Hamming it up

Cynthia Stone
Send to a friend

Send this article to a friend.

The first excuse to polish up the good silverware is just around the corner.

I consider lamb or turkey or roast beef, but ham always seems to make it to my table in the end, partly because it’s followed by a big pot of pea soup, but mostly because there are a million ways to turn an economical hunk of meat into a feast for many happy diners.

Boiled Ham with Spicy Black Currant Sauce

No ham escaped the stovetop when I was growing up — it simply had to be boiled first, no matter what its ultimate end. I’m always of two minds when it comes to this method, however. It does away with some salt and some flavour, but you end up with a juicy piece of meat and perfect soup-making pot liquor.

It also has no competing flavours in a glaze so you can serve it with any sauce you like — please consider my delicious make-ahead option.

This might seem a bit obvious but the key ingredient in this recipe is the ham. Don’t buy one of those formed or pre-sliced ones — stick to a half or whole picnic ham, bone-in and fat cap on. The half-ham is much easier to deal with and a better value overall, because you can select the biggest, roundest one in the case and you get to see how much fat is hiding in the middle.

Of course you can serve the ham, thickly sliced and steaming hot, or chilled with potato salad, with any sauce you like, but this one is especially tangy, delicious and perfect. Substitute red currant jelly or even apple jelly if you like.

1 bone-in picnic ham, 4 to 5 kg

2 each medium carrots and onions, quartered

2 stalks celery, coarsely chopped

1 clove garlic, smashed but left whole

1 handful fresh flat-leaf parsley, stems and leaves

2 sprigs fresh thyme

4 fresh or 6 dried bay leaves


1 tbsp. minced or grated fresh gingerroot

1 clove garlic, minced

1 tbsp. butter or margarine

1/4 to 1/2 tsp. red pepper flakes

1/4 tsp. each ground cloves, cinnamon and allspice

1 small jar black currant jelly (about 1 cup)

1/2 cup firmly packed dark brown sugar

1/4 cup Dijon mustard

3 tbsp. cider vinegar

Remove the ham from its plastic or net cover and rinse well in cold running water. Put it in a large pot and cover in cold water. Bring to a boil, cover, reduce heat and simmer 30 minutes. Remove ham and discard cooking water. Return ham to pot along with carrots, onions, celery, garlic, parsley, thyme and bay leaves.

Cover generously in cold water and bring to a boil.

Cover, reduce heat and simmer another 2-1/2 to three hours, until the internal temperature reaches 160 F. There were no meat thermometers around years ago and we tested the ham by poking a long, thin-bladed knife right to the bone then pressing it against our lips. If it was so hot we couldn’t keep it there, it was done. Not very scientific, but it worked.

Remove the ham, cover and allow to rest for 30 minutes. Trim away the heavy brown fat cap and scrape off the white fat underneath. Remove the biggest portion of the meat from one side of the bone — it will be easier to carve — and slice thickly.

Reserve the bone, meat trimmings and pot liquor for the best pea soup you’ll ever taste.

For the sauce, fry ginger and garlic in butter about a minute, until fragrant. Stir in red pepper flakes, cloves, cinnamon and allspice and cook together another minute or two. Add jelly, sugar, mustard and vinegar and bring to a boil. Reduce heat and simmer until slightly thickened and syrupy. Serve hot or cold with sliced ham. If you prefer a perfectly smooth sauce, puree it in a food processor and strain.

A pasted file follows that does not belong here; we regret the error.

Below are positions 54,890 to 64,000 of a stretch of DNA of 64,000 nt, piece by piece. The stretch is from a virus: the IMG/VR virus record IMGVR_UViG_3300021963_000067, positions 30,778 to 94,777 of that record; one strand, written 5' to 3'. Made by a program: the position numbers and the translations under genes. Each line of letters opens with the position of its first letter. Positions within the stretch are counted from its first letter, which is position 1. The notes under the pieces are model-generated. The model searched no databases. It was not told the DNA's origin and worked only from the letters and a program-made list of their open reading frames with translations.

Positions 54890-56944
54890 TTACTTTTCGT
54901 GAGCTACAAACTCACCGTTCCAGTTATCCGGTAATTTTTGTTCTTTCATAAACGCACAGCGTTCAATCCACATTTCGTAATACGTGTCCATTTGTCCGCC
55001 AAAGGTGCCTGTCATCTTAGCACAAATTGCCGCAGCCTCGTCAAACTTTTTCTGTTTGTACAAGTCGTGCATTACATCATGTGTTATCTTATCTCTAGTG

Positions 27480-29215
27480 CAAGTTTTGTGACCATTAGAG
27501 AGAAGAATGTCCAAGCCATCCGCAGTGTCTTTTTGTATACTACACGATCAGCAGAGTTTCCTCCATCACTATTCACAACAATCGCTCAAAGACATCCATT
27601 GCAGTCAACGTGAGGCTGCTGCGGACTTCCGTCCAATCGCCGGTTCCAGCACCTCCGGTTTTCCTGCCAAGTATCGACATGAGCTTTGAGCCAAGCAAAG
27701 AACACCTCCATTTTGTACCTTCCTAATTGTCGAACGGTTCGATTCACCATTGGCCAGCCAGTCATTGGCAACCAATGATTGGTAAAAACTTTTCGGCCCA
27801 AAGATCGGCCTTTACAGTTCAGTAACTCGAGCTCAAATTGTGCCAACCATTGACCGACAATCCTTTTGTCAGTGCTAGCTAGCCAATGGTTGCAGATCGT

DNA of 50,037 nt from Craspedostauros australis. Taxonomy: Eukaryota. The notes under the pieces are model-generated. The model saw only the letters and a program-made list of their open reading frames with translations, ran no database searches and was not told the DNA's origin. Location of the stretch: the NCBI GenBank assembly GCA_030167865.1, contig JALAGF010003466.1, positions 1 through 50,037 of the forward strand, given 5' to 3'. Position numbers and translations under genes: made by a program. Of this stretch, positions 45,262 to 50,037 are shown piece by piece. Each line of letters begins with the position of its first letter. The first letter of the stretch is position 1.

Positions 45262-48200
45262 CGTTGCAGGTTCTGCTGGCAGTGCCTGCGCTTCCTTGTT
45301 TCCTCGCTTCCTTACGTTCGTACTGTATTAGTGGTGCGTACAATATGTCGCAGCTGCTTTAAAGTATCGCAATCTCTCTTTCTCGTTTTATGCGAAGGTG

Orange-Pineapple Honey-Glazed Baked Ham

This recipe lends itself to one of those spiral-sliced pre-cooked hams if you’re a bit intimidated by that big old picnic in the previous recipe. In fact, this will work on any ham you care to buy, but the flavour will be best if you start with a bone-in shoulder. If you do start with a pre-cooked ham, reduce the total baking time to about 1 hour, just until it is hot through the middle.

1 bone-in picnic ham, 4 to 5 kg

2 cups water


1 cup orange marmalade

1 cup honey

1/2 cup Dijon mustard

1/2 cup firmly packed light brown sugar

1 clove garlic, minced

1 orange, finely grated zest and juice

1/2 cup pineapple juice

Remove the ham from its plastic or net cover and rinse well in cold running water. Place it, brown fat cap up, in a large foil-lined roaster — once the glaze gets baked on you’ll be glad you used the foil. Pour in the water and cover. Bake at 350  F for two hours. Remove cover and discard juices in the roaster. Pull off the cap and scrape away most of the fat underneath, leaving a thin layer on top of the ham.

Stir together glaze ingredients until well combined and pour half over the ham in the roaster. Reduce heat to 325 F and bake uncovered for another hour, basting a couple of times with the glaze in the roaster. When internal temperature reaches 160 F, remove ham and cover; rest 30 minutes.

Add remaining glaze to roaster and bring to a boil on top of the stove.

Simmer together about five minutes then strain into a sauce dish; serve with sliced ham. If there was a lot of fat on and in the ham, allow sauce to sit for 10 minutes and skim off excess fat.

Cynthia Stone is a writer, editor and teacher in St. John’s. Questions may be sent to her c/o The Telegram, P.O. Box 86, St. John’s, NL, A1E 4N1.

Organizations: The Telegram

  • 1
  • 2
  • 3
  • 4
  • 5

Thanks for voting!

Top of page